Ivermectin Poisoning: Families Infected With COVID-19 Getting More Sick From Misusing Anti-Parasite Medication

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Families with COVID-19 patients are turning to ivermectin, the anti-parasite medication for livestock, to treat their symptoms, prompting poison control centers in the U.S. to raise the alarm bells for ivermectin poisoning.

According to NPR, emergency rooms have been treating COVID-19 patients who have self-medicated and misused ivermectin. Fueled by misleading information, most of these patients have used the formulation, which is supposed to treat cows and horses with parasites. 

The National Poison Data System said that cases of ivermectin poisoning increased to 245 percent from July to August across 55 poison control centers in the country. The centers also logged 1,143 ivermectin exposure cases since January 2021 despite warnings from public health officials that this is an unauthorized COVID-19 treatment.

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Parents with kids who have yet to be vaccinated are also wondering if ivermectin could be an alternative treatment. Understandably, concerns for the children's protection against COVID-19 are growing since transmission cases are rising among children who have returned to their in-person classes.

Some Doctors are Prescribing Ivermectin

A doctor in Arkansas is currently under investigation for prescribing the anti-parasitic drug to thousands of families and inmates at a local county jail. Dr. Robert Karas said that he had prescribed the medication because he also took ivermectin when he had COVID-19 two times.

Karas admitted that he gave ivermectin to his mother, in-laws, sister, as well as his sister's children when they all got sick as well. Despite the warnings, Karas said that he had not seen any side effects from taking ivermectin.

According to Forbes, one of the leading medical advisers of Florida Gov. Ron DeSantis is child psychologist Dr. Mark McDonald, who supports ivermectin for treating COVID-19. The drug is so in demand in the state that county commissioners have asked the governor to make ivermectin more available to provide locals "the 'right to try' potentially life-saving therapeutics."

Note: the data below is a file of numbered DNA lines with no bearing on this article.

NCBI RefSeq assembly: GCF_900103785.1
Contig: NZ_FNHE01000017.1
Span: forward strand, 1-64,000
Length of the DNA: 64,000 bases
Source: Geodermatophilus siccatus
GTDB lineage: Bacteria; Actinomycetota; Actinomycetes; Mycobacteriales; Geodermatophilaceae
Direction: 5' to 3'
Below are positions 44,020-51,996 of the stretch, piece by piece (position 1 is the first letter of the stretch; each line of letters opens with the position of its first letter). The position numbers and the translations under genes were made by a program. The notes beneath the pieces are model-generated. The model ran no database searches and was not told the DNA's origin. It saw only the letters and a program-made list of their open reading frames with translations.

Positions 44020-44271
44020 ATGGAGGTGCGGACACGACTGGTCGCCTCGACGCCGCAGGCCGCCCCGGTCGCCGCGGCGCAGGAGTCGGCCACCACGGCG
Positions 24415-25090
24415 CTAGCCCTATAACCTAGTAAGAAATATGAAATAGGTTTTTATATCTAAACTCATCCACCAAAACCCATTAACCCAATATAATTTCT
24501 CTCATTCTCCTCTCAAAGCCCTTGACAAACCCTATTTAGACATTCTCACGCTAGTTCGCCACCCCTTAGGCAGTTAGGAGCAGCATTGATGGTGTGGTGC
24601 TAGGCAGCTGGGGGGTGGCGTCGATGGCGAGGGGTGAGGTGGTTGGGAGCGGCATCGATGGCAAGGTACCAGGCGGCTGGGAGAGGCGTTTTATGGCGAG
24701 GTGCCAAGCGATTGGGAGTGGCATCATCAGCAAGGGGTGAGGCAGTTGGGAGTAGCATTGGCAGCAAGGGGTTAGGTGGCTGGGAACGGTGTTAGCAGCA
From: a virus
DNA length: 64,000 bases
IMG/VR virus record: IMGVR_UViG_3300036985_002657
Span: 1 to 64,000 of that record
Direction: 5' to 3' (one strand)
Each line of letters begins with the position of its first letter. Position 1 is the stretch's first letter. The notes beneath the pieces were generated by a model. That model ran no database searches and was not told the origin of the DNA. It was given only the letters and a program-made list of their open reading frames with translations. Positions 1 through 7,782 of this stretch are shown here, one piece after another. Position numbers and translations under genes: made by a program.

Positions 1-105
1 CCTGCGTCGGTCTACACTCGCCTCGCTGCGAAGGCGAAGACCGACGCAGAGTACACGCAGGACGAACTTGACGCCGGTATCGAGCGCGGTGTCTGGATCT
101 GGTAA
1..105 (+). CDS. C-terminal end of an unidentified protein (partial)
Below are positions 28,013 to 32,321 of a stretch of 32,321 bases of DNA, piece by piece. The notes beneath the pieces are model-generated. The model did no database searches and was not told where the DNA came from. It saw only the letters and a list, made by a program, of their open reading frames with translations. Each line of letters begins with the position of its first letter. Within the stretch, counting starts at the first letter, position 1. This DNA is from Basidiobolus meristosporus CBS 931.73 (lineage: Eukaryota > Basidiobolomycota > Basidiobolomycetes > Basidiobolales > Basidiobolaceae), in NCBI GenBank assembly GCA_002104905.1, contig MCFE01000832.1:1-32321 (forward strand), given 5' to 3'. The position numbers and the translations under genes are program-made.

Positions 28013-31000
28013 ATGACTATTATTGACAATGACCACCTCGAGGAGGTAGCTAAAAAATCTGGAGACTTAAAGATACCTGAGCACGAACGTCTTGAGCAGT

What is Ivermectin?

Developed in the 1970s, ivermectin is primarily used for treating animals, not humans. The FDA has limited its approval on people's use of this drug to extreme cases involving parasitic worms. There are also topical forms of ivermectin medications to treat lice and other skin conditions in people.

Ingesting ivermectin without the right dosage or the right product can be dangerous. Yet, some people are unaware that the ivermectin formulation for people's use differs from the more common ivermectin animal treatment, which is highly concentrated.

According to the FDA, even the human formulation of ivermectin must be properly obtained with a prescription since it can impact other medications, such as blood thinners. Ivermectin poisoning can manifest symptoms such as vomiting, nausea, diarrhea, allergic reactions, low blood pressure, and dizziness. It can lead to seizures, coma, or death. 

The FDA also said that no data or studies are proving that ivermectin can be effective against COVID-19. For now, clinical trials on the human formulation to treat the virus are still ongoing, and experts will still need to assess the results.

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